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It All Started With Jim Corsi

from Kevin McGran of the Toronto Star,

The first thing Jim Corsi wants the world to know? He didn’t invent the Corsi stat.

If that is a mystery to you, maybe you don’t know who Corsi is or what the stat named after him represents. If so, you haven’t been paying attention to the statistics revolution in the NHL that has made the last two months hockey’s summer of analytics.

Throughout the NHL, teams like the Maple Leafs, Devils, Penguins and Oilers have been gobbling up executives and statisticians who can walk them through what the blogosphere has been promoting for years — what some call analytics, or advanced statistics.

It’s growing social-media-powered movement with a fanatical following that believes there are means to measure a hockey player’s contribution to a team beyond the obvious stats of goals, assists and ice time.

And it all started with Corsi, hired this summer as goalie coach of the St. Louis Blues; he was previously with the Buffalo Sabres. He might otherwise be known as the WHA goalie who got a cup of coffee in the NHL with the Edmonton Oilers and, though born in Montreal, played on Italy’s national team.

continued

Filed in: NHL Teams, | KK Hockey | Permalink
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does it not bother anyone else that the basic assumption of the Corsi stat is that all shots at 5-on-5 are equal? meaning, that a short from the blue line on goal is weighted as the same as shot on goal after a rebound in the crease. We look at shots because - obviously - you can’t score if you don’t shoot the puck (excluding own goals, deflections, etc.). However, to get a more accurate and dare I say appropriate indicator of what Corsi is attempting to measure, you really need to weigh the shots based on its probability (likelihood) of scoring (in crease, top of circle, rebound, etc.), the level of competition on the ice at the time of the shot, the game situation at the time of the short (is the team leading the game by a large margin or are they in the last minute of play down by a goal and throwing everything they can at the goalie?), etc. I understand the desire to capture this data and to analyze it, but you just can’t take the easy way out and do something that has little substantive meaning to the game. Sure Corsi is correlated with winning teams mostly because teams that shot more are more likely to score than those that shoot less. I’m curious to hear your thoughts.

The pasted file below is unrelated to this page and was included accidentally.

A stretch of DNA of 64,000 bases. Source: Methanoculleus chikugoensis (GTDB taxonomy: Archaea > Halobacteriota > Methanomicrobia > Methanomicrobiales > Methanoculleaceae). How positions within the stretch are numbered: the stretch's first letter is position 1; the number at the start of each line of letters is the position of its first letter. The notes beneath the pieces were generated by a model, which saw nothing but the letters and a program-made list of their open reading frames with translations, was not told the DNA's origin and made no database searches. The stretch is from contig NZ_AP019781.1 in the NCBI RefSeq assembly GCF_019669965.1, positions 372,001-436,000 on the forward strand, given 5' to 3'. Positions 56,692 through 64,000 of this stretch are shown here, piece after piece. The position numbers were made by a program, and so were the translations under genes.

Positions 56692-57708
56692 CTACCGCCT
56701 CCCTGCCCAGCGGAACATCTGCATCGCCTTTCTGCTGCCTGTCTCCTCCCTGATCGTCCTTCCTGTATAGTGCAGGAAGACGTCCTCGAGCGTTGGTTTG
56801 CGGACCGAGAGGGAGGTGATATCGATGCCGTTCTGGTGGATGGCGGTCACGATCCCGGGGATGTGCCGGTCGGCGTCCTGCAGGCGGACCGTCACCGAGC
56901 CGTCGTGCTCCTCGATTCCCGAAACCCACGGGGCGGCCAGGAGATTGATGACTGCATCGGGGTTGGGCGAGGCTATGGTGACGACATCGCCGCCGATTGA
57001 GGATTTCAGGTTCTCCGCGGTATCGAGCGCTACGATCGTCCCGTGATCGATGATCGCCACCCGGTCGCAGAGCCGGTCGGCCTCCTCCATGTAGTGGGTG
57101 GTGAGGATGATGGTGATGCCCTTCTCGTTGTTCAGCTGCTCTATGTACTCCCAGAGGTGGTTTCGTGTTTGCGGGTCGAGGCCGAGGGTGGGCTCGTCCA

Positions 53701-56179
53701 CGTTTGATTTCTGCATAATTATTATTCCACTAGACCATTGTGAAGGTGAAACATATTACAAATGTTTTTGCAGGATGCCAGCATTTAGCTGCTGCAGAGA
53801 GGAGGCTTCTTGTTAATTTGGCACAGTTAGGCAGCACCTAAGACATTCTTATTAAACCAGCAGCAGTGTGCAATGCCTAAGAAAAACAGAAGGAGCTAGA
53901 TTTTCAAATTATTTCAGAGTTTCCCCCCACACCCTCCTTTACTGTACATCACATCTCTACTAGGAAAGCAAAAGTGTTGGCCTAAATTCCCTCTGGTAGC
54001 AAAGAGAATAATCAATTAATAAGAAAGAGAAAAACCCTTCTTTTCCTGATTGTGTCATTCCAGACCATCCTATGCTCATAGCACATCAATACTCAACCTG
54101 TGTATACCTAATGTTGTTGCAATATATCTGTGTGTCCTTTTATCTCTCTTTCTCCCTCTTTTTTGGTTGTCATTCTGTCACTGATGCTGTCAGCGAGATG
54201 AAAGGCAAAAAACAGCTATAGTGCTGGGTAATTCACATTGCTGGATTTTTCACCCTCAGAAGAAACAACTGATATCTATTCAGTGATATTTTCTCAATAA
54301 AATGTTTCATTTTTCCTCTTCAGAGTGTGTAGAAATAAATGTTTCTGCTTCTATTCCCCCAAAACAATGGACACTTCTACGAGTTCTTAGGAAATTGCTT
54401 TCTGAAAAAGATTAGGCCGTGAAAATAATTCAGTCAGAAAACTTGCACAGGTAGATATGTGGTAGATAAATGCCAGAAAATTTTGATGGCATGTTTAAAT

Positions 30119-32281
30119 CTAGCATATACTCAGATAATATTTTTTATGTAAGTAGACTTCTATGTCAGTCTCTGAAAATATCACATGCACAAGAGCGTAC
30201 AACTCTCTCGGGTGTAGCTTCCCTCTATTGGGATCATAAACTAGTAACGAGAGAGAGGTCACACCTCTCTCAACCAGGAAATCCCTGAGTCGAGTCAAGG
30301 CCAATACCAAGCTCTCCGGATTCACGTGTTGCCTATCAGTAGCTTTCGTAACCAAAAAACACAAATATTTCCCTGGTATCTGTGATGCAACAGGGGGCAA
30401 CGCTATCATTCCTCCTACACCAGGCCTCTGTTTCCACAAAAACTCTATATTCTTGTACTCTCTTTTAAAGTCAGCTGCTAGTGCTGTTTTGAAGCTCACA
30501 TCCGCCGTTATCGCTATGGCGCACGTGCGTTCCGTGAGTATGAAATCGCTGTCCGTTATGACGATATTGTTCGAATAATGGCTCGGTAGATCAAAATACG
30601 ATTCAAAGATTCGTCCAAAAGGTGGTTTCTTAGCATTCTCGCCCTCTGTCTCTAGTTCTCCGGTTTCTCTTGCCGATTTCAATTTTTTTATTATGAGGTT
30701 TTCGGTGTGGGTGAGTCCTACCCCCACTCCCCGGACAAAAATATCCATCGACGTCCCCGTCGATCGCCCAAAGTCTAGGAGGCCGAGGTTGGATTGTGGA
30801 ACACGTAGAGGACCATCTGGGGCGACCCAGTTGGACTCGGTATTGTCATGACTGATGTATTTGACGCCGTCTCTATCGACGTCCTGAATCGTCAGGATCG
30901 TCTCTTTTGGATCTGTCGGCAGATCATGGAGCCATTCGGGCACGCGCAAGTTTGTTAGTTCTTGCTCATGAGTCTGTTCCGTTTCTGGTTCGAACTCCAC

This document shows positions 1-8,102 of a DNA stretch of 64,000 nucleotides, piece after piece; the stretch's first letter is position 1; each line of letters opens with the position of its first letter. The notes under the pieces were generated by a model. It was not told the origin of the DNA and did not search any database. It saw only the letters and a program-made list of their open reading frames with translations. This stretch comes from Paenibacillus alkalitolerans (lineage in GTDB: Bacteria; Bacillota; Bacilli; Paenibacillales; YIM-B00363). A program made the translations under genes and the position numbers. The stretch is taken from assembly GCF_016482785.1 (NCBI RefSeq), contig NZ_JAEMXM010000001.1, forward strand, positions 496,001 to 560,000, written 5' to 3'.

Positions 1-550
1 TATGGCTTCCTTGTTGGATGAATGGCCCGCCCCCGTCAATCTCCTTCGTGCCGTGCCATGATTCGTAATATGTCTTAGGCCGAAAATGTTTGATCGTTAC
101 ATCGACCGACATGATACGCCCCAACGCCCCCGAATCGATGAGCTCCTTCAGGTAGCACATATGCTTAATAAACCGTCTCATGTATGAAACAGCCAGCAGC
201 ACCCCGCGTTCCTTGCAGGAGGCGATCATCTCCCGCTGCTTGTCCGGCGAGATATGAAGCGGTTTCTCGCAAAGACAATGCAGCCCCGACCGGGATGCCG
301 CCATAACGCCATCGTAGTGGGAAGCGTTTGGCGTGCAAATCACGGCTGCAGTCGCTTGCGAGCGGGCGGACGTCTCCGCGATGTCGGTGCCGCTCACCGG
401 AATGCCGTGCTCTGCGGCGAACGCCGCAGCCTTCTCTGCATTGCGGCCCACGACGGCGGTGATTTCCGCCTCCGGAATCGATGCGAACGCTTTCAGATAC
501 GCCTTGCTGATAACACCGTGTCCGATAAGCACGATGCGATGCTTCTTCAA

Posted by scooter on 08/10/14 at 10:37 PM ET

shazam88's avatar

The overriding point is that Corsi is a decent - but not perfect - proxy for puck possession, and puck possession correlates with a lot of good things, like winning. Certainly not all shots are not equal, but by using a larger data field (shot attempts as opposed to plus-minus or some generally unworkable shot-by-shot weighted evaluation), aberrations are smoothed out over time.  Additionally, Corsi and / or Fenwich are often filtered to remove noise from large leads (“Corsi close” iirc) so blowout games don’t necessarily play into things all that much.

 

Posted by shazam88 from SoCal on 08/11/14 at 03:56 PM ET

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Paul Kukla founded Kukla’s Korner in 2005 and the site has since become the must-read site on the ‘net for all the latest happenings around the NHL.

From breaking news to in-depth stories around the league, KK Hockey is updated with fresh stories all day long and will bring you the latest news as quickly as possible.

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